How To Treat Your Dog’s Allergies

Believe it or not, dogs can suffer from allergies as well as cause them–in fact, allergies are all too common among canines. They can’t be cured, but they can be treated, both with medication and by protecting your dog, as much as possible, from whatever is making him sick.

Causes

As in humans, allergies are caused by an immune system that overreacts to an everyday substance, such as fleas, pollen, or a certain food. The following are the three most common culprits.

Atopic dermatitis

Atopic dermatitis is genetic. An affected dog inherits a tendency to develop skin problems from pollens, grasses and trees, dust mites, or mold spores.

It usually begins with a seasonal reaction to pollen when the dog is young, and progresses until the dog is allergic to many different substances year-round. Skin irritation usually shows up around the eyes and mouth, armpits, stomach, and anal area. Ear infections are also common.

Your vet can run a skin or blood test to see what’s causing the problem, although these aren’t always totally accurate and medication can interfere with the results. (Your dog shouldn’t have prednisone for a month before the test, or antihistamines for 10 days before.)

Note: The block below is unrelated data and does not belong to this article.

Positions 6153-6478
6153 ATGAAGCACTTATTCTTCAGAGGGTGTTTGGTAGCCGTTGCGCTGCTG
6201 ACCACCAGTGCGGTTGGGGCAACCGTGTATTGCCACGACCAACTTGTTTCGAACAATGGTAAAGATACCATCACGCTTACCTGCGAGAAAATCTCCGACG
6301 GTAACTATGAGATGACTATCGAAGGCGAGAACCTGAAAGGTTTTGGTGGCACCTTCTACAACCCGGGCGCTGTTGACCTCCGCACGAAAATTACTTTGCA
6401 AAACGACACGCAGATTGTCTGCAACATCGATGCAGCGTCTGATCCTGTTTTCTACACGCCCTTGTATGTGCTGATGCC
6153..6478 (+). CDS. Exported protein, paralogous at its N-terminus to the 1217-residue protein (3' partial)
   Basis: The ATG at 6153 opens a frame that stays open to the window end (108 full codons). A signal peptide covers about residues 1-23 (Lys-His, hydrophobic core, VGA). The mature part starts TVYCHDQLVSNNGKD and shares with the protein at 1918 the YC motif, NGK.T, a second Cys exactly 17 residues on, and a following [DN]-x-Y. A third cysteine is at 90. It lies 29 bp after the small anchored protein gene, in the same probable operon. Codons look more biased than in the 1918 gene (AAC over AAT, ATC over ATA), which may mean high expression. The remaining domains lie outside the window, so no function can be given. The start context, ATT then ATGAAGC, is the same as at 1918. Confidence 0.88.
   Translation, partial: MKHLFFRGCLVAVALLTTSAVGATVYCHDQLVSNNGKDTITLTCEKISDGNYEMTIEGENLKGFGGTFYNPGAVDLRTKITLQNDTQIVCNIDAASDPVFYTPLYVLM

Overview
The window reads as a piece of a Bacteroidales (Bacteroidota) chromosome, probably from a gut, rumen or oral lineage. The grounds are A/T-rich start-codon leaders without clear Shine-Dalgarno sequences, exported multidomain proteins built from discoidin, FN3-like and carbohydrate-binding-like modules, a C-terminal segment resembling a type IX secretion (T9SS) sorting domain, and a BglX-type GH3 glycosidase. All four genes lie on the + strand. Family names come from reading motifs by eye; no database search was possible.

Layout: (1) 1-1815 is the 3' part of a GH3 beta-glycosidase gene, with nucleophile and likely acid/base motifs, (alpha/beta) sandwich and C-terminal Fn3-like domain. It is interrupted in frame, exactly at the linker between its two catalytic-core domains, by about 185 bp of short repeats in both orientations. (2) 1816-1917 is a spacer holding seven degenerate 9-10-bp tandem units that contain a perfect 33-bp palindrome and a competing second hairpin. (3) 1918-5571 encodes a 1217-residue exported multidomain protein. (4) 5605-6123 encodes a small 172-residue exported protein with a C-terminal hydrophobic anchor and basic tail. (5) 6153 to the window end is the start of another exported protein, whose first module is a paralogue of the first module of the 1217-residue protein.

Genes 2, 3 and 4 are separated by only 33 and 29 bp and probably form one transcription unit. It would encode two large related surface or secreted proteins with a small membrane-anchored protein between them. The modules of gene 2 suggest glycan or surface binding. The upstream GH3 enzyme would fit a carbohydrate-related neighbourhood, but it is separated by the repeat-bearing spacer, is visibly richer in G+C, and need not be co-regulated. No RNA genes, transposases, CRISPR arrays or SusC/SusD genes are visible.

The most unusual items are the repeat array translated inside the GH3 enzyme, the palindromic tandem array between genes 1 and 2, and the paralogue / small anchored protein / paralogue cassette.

Your vet may give your dog steroids for short-term relief from the itching, and immunotherapy (allergy shots) to lesson your dog’s sensitivity to allergens long-term.

Flea allergy

An allergy to blood-sucking fleas–or rather, to their saliva–is the single most common skin disease in dogs. In allergic dogs, a flea bite can cause extreme itching, red bumps, and inflamed skin that lasts for days. The more an allergic dog is bitten, the worse the allergy gets.

Steroids and antihistamines can make your dog less itchy, but the only real treatment is tight flea control in the house and yard, as well as on the dog. Luckily, the newer generation of flea control products is very effective.

Food allergy

Dogs can be allergic to several types of food, but the most common triggers are chicken, beef, corn, or wheat–all typical ingredients in commercial dog food. The allergy usually shows up as a skin problem, such as itching, rashes, and hot spots (warm spots of infected skin). Some dogs may have stomach upset as well, with chronic diarrhea or vomiting.

To find out what your dog’s allergic to, work with your vet to try an allergy elimination diet. This diet involves giving your dog a special food (which you’ll get from the vet), and over three or four months, gradually adding other foods back to your dog’s diet. When he starts itching again, you’ve found your culprit and can keep it out of your dog’s food bowl for good.

When it’s time to see a vet

A visit to the vet is in order if you spot these allergy warning signs:

  • Frequent scratching, licking, and chewing
  • Recurring skin or ear infections
  • Red, thick, or flaky skin
  • Hair loss
  • Chronic stomach upset
  • Reverse sneezing (sounds a bit like the dog is inhaling sneezes)